Updated from 4:04 p.m. EDTStocks closed with modest gains Friday to end a painful week, after a strong earnings report from General Electric ( GE) and upbeat words from its chief executive sparked an early rally that was held in check by high oil prices and the threat of global terrorism. The Dow added 41.66 points, or 0.41%, to 10,213.22; the S&P 500 rose 3.70 points, or 0.33%, to 1112.81; and the Nasdaq tacked on 11.01 points, or 0.57%, to 1946.33. In the credit markets, the 10-year Treasury was trading up 2/32 in price, yielding 4.46%. In light trading ahead of the weekend, volume approached 1.2 billion shares on the New York Stock Exchange, where advancers outnumbered decliners by about 2 to 1. On the Nasdaq, nearly 1.4 billion shares changed hands and advancers held about a 11-to-8 majority. "I think investors are getting worn out from all the faded rallies," said David Briggs. "There seems to be an incredible lack of interest in the market, and when you've got Tom Ridge on TV talking about large-scale terrorist attacks prior to an election, I think basically you're seeing a buyer's strike." Briggs said the terrorism talk would not be such a negative factor in financial markets if investors saw opportunities in the market. "People are struggling with valuations now, and there's just no leadership out there to get a rally started," he said. "These warnings are another stick on the fire that says the market is fair-valued at best in here. It's certainly not cheap." Homeland Security Secretary Tom Ridge added to jitters Thursday by saying American intelligence analysts have credible information that al Qaeda terrorists are planning another attack in the U.S. He had no specifics and said there was no reason to raise the terrorist threat level for now, but The New York Times reported Friday morning that, according to senior Bush administration officials, "Osama bin Laden and his chief lieutenants, operating from hideouts suspected to be along the Afghanistan-Pakistan border, are directing an al Qaeda effort to launch an attack in the United States sometime this year." Also on the geopolitical front, the legitimacy of the U.S.-led occupation of Iraq suffered another blow when key assertions that led to the 2003 invasion of the country were stated to be false or exaggerated in a Senate Intelligence Committee report released Friday. The report states that previous allegations that Saddam Hussein's regime had chemical and biological weapons and could make a nuclear weapon by the end of the decade were wrong.
In other markets, the dollar was down against the Japanese yen and the euro. Oil prices ended just below $40 a barrel Friday, but traders remained worried about short-term supplies and the possibility of terror attacks on the U.S. in the near future. The benchmark U.S. crude lost 37 cents, or 0.9%, to $39.96, having closed at a one-month high Thursday. Friday's gains did little to block the hemorrhaging caused by a recent selloff that has governed four out of the last six sessions. During that time, investors have been hit by more than a dozen marquee earnings warnings from the tech sector that sent the Goldman Sachs Technology Industry Software Index to its lowest level in a year. Overall, the week's bloodletting took the Dow down more than 0.6%, extending its losing streak to three weeks. The S&P embarked on a four-week losing streak, down 1% this week, and the stumbling Nasdaq lost for the second week in a row, down almost 3%. "The internals of the Nasdaq have weakened quite a bit of late," said Mark Arbeter, chief technical analyst with Standard & Poor's. "The latest market action has been disappointing and raises the possibility that the lows posted in May will be taken out." The corporate story of the day was General Electric reporting second-quarter profits of 38 cents a share, the same as last year's performance and a penny better than the consensus estimate. The conglomerate also raised full-year guidance a hair to $1.55 to $1.60 a share. Shares closed up 46 cents, or 1.4%, to $32.16. GE's chief executive, Jeffrey Immelt, said "the best economy we've seen in years" led to orders for goods such as plastics and jet-engine parts. "This offsets some of the gloom that's been going around," said Larry Wachtel, senior market analyst at Wachovia Securities. "We've gotten beat up for three days, and now it's time for a lift. The question now is what do we do beyond noon today going into a terrorist-alert weekend?"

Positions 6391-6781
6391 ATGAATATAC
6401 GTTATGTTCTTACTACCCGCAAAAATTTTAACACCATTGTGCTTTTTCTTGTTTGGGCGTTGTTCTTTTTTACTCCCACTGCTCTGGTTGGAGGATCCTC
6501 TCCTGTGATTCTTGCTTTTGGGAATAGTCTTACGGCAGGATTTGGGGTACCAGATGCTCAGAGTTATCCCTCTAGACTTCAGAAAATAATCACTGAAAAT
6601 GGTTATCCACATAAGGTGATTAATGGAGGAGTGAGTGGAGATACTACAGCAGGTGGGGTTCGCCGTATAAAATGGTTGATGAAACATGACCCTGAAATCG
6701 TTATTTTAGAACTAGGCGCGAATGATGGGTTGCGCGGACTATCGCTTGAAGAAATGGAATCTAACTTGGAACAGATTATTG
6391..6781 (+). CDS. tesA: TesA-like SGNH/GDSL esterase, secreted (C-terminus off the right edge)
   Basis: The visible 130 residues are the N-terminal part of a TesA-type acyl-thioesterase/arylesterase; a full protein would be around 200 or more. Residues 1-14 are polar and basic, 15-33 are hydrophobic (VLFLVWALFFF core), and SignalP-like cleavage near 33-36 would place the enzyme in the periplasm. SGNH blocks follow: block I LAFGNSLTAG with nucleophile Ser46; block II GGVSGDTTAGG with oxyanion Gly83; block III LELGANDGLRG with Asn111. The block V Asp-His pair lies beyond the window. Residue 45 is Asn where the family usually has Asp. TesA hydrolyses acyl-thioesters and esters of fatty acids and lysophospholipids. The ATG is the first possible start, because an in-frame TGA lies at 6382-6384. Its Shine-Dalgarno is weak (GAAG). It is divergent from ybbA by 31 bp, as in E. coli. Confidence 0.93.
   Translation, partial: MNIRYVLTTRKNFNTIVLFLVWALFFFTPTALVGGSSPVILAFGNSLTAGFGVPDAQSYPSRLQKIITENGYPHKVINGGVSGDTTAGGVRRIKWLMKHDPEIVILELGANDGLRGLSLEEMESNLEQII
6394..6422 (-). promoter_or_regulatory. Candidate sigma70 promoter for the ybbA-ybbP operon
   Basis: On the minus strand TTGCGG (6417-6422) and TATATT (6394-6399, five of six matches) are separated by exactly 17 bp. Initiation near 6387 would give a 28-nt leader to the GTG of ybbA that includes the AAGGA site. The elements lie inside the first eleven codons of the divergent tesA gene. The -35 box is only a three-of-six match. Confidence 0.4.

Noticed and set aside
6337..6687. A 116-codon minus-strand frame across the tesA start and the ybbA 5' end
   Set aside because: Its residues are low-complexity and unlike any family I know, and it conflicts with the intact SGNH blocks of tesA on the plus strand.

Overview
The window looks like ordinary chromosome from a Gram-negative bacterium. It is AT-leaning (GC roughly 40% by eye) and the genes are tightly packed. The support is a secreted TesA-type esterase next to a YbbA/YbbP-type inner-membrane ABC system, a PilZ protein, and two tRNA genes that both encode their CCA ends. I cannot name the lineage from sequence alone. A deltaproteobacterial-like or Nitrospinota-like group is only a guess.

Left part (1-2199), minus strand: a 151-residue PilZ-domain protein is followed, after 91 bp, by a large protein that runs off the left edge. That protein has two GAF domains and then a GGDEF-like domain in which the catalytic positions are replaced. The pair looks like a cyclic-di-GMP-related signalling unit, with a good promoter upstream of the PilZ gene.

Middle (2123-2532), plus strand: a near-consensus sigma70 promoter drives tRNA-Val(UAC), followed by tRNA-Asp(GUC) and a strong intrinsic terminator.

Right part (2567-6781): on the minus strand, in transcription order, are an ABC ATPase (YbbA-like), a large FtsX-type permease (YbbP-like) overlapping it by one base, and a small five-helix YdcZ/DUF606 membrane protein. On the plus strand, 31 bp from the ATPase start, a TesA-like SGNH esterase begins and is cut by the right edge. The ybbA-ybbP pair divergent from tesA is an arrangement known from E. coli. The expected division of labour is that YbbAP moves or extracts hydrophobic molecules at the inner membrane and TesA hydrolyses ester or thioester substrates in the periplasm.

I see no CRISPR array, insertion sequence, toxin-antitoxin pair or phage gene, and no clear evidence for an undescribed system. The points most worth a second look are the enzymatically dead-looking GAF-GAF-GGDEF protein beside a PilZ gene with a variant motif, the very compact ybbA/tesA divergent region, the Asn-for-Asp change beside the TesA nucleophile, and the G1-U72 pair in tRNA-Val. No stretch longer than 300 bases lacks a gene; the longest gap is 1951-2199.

Elsewhere, Abbott Labs ( ABT) also delivered earnings, as expected, of 54 cents a share for its second quarter, up from 47 cents in the year-ago period, but offered third-quarter guidance slightly below analysts' consensus forecast. The company also said it will file a new drug application for its prostate cancer treatment. Shares closed down 38 cents, or 0.9%, to $39.90. In the tech space, SAP ( SAP) issued one of the few positive outlooks for second-quarter earnings from the embattled software sector. The German company said revenue will grow by 9% for the quarter, beating Wall Street's estimates. The stock closed up $2.08, or 5.5%, to $40.04. Computer Associates ( CA) could be under pressure after saying late Thursday that its third-quarter earnings would come in lower than expectations due to weaknesses in its services business. Its shares closed up $1.27, or 5.2%, to $25.81. On the economic front, the government said that wholesale inventories increased by 1.2% in May, blowing away Wall Street's consensus estimate of 0.5% growth. Also, April's figure was revised to a rise of 0.2% from the previously reported drop of 0.1%. Overseas markets closed mixed. In Japan, the Nikkei closed up 0.9% at 11,423, and Hong Kong's Hang Seng added 2.2% to 12,202. In Europe, London's FTSE 100 gained 0.3% to 4393, while Germany's Xetra DAX shed 0.2% to 3924. Before Monday's opening bell, Sun Trust Banks ( STI) is expected to report second-quarter profits of $1.26 a share, up from last year's $1.17 a share. Quarterly reports will continue to trickle in next week as earnings season ramps up in earnest. Notables during the week include Johnson & Johnson ( JNJ); Intel ( INTC); AMD ( AMD); Citigroup ( C); and IBM ( IBM).